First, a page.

It’s a small room, but the view is large. Through its windows you can see the Columbia River and across it to Mount Adams and Underwood Mountain.
It’s a small room. Five recliner chairs, a couple of stools and a nurse’s station crowd the space. It’s a small room, but what happens here is not. It’s where people come to try and kill the thing that’s killing them.
The Infusion Center, as the room is called, at Providence Hood River Memorial Hospital is where cancer patients come to receive chemotherapy.
Other intravenous drug treatments — called infusion therapy — happen here, too. Patients needing ongoing blood transfusions come here, as do those who need IV antibiotic therapy, treatment for lupus, Multiple Sclerosis, anemia and other conditions. But three-quarters of the patients sitting in the recliner chairs are battling cancer. The patients, their doctor and particularly the nurses who staff the Infusion Center are on the front lines together.
“The relationship between a chemo patient and a nurse becomes pretty special,” says Infusion Center nurse Carrie Kennedy. “Some patients are in here 6 to 7 hours at a time. This room just really becomes a second home to a lot of people.”
It is Kennedy and Lori Kitchin, the center’s primary nurses, and a staff of three relief nurses who see the patients week after week for hours at a time. They search for “good” veins in which to insert the IV needles. They keep a constant eye on their patients for signs of drug reactions. They talk with their patients about the drugs and how they work and what side effects to expect. And, often, they just talk to their patients.
“You’re in this little room and there’s nowhere to go,” Kitchin says. “So you talk.” Patients talk about world affairs. They talk about their families. They talk about their past and their future and their fears.
Benita Holmes is no stranger to the Infusion Center. Seven years ago she was diagnosed with breast cancer. She had a mastectomy, then underwent several months of chemotherapy at PHRMH. (Infusion therapy at that time was done in another part of the hospital; the new Infusion Center opened in July.)
Holmes, 47, then underwent check-ups every few months for five years and the cancer never returned.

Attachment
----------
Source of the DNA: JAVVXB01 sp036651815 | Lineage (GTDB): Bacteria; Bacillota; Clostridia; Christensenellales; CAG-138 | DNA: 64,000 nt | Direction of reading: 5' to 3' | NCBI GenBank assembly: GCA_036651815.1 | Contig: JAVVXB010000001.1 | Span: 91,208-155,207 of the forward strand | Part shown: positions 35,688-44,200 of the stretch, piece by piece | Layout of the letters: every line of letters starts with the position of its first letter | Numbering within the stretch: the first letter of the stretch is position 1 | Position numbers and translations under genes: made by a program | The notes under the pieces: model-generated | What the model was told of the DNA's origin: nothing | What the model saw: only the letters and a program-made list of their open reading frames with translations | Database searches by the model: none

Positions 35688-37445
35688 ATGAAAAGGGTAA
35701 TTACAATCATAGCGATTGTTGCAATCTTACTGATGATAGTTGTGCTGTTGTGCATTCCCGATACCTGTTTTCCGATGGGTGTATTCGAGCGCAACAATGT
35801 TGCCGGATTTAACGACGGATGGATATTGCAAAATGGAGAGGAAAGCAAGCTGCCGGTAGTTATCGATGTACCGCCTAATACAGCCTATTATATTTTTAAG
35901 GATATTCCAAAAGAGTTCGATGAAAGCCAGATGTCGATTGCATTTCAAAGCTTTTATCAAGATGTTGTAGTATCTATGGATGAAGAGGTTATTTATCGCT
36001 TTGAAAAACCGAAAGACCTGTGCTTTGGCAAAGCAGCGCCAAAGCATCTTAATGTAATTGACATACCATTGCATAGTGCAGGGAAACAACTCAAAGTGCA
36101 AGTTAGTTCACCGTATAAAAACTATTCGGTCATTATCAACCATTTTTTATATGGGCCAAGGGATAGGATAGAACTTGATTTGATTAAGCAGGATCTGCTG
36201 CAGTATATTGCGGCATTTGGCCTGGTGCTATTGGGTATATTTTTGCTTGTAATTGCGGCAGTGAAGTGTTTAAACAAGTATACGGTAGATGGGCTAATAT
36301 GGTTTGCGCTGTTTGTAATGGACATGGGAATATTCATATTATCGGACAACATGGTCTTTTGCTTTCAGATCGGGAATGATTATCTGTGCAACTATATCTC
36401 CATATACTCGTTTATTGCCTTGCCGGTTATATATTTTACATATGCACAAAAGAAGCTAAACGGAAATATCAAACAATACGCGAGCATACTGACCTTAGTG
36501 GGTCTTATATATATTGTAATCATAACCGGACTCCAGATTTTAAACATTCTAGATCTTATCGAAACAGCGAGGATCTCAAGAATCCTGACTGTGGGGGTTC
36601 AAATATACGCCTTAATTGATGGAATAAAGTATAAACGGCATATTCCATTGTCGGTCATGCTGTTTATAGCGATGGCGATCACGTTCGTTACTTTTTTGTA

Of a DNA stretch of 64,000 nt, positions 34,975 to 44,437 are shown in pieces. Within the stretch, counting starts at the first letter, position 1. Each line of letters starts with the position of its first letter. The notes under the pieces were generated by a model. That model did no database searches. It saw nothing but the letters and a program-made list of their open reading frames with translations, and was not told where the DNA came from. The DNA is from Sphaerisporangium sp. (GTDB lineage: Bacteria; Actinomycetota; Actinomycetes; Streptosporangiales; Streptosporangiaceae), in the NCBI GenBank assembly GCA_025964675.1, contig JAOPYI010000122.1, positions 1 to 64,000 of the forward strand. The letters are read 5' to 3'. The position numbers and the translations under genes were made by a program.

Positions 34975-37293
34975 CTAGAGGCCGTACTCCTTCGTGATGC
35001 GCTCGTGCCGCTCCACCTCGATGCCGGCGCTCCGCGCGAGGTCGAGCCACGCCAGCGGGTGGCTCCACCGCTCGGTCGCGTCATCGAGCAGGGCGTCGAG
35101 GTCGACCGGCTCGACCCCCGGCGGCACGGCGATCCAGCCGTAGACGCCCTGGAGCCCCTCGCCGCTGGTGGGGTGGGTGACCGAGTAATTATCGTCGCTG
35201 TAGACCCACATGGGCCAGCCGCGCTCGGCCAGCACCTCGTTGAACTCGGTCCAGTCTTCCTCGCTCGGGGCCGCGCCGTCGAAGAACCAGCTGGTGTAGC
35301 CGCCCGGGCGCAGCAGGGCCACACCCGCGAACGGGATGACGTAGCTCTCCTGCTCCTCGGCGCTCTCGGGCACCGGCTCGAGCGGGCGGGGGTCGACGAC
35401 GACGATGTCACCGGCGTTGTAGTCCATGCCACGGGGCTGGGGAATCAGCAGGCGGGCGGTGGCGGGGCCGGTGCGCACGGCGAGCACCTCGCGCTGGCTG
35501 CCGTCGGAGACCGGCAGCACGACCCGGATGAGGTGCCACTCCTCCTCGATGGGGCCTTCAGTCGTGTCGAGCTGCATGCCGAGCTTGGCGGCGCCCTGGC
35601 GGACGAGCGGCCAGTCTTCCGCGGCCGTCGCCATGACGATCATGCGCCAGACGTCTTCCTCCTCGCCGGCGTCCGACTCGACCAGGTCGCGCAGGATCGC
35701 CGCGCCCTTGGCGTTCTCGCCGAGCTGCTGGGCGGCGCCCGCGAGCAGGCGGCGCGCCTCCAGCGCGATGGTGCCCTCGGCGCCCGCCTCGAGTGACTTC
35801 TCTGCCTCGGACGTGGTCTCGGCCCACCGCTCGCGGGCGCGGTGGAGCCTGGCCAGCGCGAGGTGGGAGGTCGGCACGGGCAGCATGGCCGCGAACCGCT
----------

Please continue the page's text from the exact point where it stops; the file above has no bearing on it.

“At five years, they said I could act as if there had never been cancer and go to yearly check-ups,” Holmes says. A year later, in September 2001, the cancer was back — with a vengeance.
“It was on my liver, it was everywhere,” she says. Her doctor gave her 1 to 2 years to live. She went home and told her two kids, then age 7 and 10, that she had cancer again.
Holmes is one of the miracles at the Infusion Center. She’s been getting chemo so frequently for so long that doctors inserted a “port” in her chest where the drugs are injected. But the endless hours spent sitting in a recliner in the Infusion Center have worked. Holmes, who says she’s “95 percent better,” is once again beating the cancer.
“I just want everyone to know,” she says. “It’s a miracle.” In her weekly visits to the Infusion Center over the past two years, Holmes has seen a lot of people come and go. But one constant has been the nurses.
“I love them,” says Holmes, who frequently confides in Kennedy as the nurse is getting her chemo going. “They’re awesome. They’re friends and caregivers.”
Lois Allen is another regular in the Infusion Center. A year-and-a-half ago, shortly after undergoing gall bladder surgery, she was diagnosed with ovarian cancer. Initial chemotherapy treatments were successful, but soon a large tumor appeared. She’s now on her second round of chemo as doctors try to shrink the tumor.
Lori Kitchin searched fervently during Allen’s visit last week for a vein to insert the IV needle in.
“We’re running out of veins,” Kitchin says. It’s just another hazard that goes along with chemotherapy. Allen hates this part worse than almost anything about chemo, yet she still calls Kitchin the “trooper.” Kitchin finally gets the needle in, hooks up the IV and the drugs begin dripping into Allen’s body.
Allen has the distinction of being the first patient to use the new Infusion Center when it opened in July.
“I thought they should name it after me,” she jokes. Kitchin agrees it has a nice ring to it.
Infusion therapy was formerly done in the short stay/same-day surgery unit of the hospital. Although the space was larger, it was much less private. But for many of the patients, including Allen, the space was far less important than the people in it.
“It didn’t make any difference to me as long as Lori came with it,” says Allen of the move to the new center. “The girls are real good.”
It’s “the girls” who are with the patients from the beginning of chemotherapy to the end. When patients and their doctor decide on a course of chemo, they immediately meet with Kennedy or Kitchin to discuss the treatment.
“We talk with them about how the drugs work, what the side effects may be and what to expect,” Kennedy says. “We want them to know what they’re going to be going through and get them prepared. We want to make sure this is the decision they want to make.”
Sometimes patients get better. Sometimes they don’t.
“You work with a lot of patients you know are going to die and that’s hard,” Kitchin says. “But you’re also part of a really unique time in their life. People tend to open up and share a lot with you.”
The view out the window of the Infusion Center is nice. But it’s the larger view patients here get, as they pass the time in the recliner chairs, that’s more important. They talk to the nurses about world affairs. They talk about their families. They talk about their past and their future and their fears.
“They start really examining a lot of things in their lives and sharing that with you,” Kitchin says. “That part is what really makes the job — we’re helping them through a really hard time in their lives.”